We know employee performance management can be challenging, particularly in a medical practice.
Patient satisfaction is one of the top priorities for every medical practice. But how do you ensure your employees are always held accountable to patients? How do you guarantee they’re delivering the highest quality patient experience?
Employee Performance Data
Employee performance data keeps employees honest. It identifies their strengths and areas in need of improvement.
Is an employee failing to meet expectations? For example, you may notice your check-in staff aren’t engaging with patients in a friendly manner.
When you point this out to your staff, they’ll likely become defensive: “What do you mean? Of course I’m being friendly!” This is a completely natural response to feeling confronted, accused, or attacked. Unfortunately, this is often the case even if you approach staff with the best of intentions and in the gentlest, most helpful way possible.
This is why it’s important to have specific data from patients, supporting your observations. Bringing anecdotal evidence to an employee isn’t always enough to drive performance improvement. Numbers, on the other hand, don’t lie. Having data readily available makes a big difference in employee coaching. If patients consistently say that a staff member is being unfriendly, then the staff member has no choice but to improve.
Below are two different approaches. Which is more effective?
- “I noticed you weren’t very friendly to that patient.”
- “Since February, we’ve received 12 different patient complaints regarding your behavior. Here are their detailed comments…”
The first scenario presents one instance of one person’s subjective observation. The second scenario, however, presents data from several sources to support the need for the employee to improve. It’s also highly specific and provides a timeframe.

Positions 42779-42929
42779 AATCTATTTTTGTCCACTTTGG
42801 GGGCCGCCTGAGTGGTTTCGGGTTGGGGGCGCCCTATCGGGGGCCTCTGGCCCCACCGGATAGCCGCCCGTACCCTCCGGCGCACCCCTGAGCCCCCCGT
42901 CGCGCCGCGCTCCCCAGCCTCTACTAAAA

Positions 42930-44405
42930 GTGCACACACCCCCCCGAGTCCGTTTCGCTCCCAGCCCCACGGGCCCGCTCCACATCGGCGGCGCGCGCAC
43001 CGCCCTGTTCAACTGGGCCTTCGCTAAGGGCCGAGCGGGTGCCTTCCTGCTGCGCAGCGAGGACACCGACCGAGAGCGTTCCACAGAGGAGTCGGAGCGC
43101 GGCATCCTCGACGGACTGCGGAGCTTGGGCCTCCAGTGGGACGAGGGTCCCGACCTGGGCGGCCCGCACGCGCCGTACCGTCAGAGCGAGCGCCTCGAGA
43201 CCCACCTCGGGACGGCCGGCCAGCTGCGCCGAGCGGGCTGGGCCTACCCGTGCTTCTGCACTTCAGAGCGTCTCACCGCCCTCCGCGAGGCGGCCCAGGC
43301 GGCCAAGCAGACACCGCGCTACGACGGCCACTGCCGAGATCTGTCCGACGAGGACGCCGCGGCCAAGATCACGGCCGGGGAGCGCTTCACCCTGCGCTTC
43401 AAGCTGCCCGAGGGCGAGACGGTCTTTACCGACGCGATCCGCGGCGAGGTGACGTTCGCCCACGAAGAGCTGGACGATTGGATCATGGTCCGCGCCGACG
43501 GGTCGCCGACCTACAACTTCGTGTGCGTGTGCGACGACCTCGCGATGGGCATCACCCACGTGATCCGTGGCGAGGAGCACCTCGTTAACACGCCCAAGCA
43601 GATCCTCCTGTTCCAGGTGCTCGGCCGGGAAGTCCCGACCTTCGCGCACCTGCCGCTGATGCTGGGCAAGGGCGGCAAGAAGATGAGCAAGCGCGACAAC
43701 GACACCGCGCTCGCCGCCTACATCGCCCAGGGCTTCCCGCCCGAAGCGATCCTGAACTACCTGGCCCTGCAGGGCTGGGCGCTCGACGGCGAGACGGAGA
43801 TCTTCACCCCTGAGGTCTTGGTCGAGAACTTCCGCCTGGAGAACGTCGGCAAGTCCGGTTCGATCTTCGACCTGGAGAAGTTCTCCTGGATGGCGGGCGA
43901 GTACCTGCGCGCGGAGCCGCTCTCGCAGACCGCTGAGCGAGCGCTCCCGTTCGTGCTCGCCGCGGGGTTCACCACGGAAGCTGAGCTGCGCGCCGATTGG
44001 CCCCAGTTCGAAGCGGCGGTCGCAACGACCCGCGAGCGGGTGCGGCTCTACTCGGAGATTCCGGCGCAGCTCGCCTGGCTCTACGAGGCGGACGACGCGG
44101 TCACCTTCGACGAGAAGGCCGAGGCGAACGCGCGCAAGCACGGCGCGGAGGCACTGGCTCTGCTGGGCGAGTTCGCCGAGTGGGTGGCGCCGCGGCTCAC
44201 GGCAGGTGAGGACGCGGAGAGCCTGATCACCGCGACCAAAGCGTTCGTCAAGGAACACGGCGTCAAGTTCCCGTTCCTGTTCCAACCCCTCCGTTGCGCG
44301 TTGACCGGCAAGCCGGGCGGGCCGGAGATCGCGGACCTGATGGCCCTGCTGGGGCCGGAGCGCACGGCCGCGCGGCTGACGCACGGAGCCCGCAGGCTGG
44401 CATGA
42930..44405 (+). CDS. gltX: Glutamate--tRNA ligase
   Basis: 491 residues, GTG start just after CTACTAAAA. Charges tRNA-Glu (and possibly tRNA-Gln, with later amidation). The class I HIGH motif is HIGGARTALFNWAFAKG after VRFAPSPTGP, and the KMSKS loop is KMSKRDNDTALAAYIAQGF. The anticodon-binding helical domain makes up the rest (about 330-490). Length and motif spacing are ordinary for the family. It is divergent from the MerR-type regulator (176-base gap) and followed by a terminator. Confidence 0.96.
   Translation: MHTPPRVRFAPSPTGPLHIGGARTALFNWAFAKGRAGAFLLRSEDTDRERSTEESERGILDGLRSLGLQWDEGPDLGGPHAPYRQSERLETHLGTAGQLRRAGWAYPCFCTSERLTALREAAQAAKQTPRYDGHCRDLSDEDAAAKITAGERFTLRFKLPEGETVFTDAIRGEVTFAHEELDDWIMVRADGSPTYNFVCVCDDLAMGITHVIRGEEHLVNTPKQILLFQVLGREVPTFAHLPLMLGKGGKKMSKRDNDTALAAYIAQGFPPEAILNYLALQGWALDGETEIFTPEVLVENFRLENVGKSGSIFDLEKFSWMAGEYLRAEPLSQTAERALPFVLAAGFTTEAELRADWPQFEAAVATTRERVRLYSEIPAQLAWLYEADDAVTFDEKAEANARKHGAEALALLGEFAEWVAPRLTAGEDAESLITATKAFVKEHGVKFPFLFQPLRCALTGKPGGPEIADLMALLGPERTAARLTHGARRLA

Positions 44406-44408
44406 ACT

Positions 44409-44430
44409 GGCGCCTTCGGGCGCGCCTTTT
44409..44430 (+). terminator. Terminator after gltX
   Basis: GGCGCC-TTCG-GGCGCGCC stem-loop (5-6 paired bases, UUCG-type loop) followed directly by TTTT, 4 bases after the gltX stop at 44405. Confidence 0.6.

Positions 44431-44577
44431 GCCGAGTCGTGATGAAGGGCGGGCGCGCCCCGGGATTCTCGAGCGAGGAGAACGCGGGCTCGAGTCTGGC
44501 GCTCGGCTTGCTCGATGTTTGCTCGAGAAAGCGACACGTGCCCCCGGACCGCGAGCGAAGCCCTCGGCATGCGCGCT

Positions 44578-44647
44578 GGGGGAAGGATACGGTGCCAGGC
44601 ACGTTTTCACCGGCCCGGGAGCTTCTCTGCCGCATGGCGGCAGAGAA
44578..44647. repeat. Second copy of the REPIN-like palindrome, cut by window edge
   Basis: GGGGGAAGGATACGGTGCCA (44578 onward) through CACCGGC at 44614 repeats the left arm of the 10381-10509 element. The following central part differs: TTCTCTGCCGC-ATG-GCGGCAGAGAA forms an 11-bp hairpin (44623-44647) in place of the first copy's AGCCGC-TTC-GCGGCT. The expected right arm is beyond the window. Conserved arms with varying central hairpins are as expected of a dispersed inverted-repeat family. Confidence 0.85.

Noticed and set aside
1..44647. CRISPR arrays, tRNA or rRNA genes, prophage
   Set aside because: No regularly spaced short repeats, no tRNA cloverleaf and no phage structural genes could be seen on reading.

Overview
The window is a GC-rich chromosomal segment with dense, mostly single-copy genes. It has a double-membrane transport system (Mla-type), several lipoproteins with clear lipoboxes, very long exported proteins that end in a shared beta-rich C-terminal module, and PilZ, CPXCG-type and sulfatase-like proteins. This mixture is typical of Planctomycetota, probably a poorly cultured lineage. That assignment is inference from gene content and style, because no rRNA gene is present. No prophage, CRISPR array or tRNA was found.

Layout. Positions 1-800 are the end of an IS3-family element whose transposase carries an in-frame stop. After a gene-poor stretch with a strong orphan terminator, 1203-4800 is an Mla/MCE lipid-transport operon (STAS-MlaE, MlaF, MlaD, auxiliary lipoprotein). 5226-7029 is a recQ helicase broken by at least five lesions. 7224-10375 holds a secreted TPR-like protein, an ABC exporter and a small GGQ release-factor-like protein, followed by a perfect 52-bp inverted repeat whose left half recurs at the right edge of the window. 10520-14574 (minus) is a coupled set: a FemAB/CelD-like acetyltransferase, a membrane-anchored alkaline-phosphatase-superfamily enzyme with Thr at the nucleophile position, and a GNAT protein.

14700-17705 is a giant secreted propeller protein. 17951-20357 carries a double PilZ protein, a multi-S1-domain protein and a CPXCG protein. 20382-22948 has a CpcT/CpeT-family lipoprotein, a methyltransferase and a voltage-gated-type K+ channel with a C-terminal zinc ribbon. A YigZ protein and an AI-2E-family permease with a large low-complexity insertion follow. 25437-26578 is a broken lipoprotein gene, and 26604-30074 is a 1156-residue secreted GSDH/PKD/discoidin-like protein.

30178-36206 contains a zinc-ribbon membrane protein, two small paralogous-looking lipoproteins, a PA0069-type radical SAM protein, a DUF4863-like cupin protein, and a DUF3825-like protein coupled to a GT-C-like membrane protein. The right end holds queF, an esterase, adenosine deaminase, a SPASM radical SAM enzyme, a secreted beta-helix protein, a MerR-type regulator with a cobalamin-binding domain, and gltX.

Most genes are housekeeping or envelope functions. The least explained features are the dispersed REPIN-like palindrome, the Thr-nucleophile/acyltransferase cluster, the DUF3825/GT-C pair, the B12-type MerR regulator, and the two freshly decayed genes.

Below are actual comments from patients, collected via rater8 patient satisfaction surveys, regarding a rater8 client’s front desk staff member.
If this employee, after undergoing coaching and mentoring from their manager, does not change their demeanor toward patients, then you have a full audit trail supporting termination of their employment.
Outline Values and Expectations
It’s important to outline your values and expectations for your employees so that performance feedback does not come as a surprise. These need to be explicitly communicated to the staff, ideally upon hire.
For example, for front desk staff, values and behavioral expectations might look like this:
- Value: Warmth and friendliness
- Behaviors: Greets patients with a smile and friendly hello; makes eye contact with patient while talking to them
- Value: Patient communication
- Behaviors: Provides patients with information about their visit, e.g., who they will be seeing, unusual wait times, billing/insurance requirements, future visit scheduling
- Value: Efficiency
- Behaviors: Promptly addresses patients without delay; processes patient check-in/out quickly
- Value: Professionalism
- Behaviors: Keeps communication with other staff members focused on work when in front of patients; acts as a practice ambassador and communicates with patients as valued customers
Outlining values and expected behaviors will allow you to then measure staff performance against specific, pre-determined criteria.
rater8’s performance management module is unique in that it asks patients to rate and provide feedback for specific staff members. This process is fully automated via an interface with your practice management system.
Additionally, within the rater8 ecosystem, we offer benchmarking that allows you to easily compare the performance of one employee to another.
Employee performance management, particularly in healthcare, can be a slippery slope. Leveraging performance data is the most effective way to improve operations and help ensure you’re always delivering the highest level of patient care possible.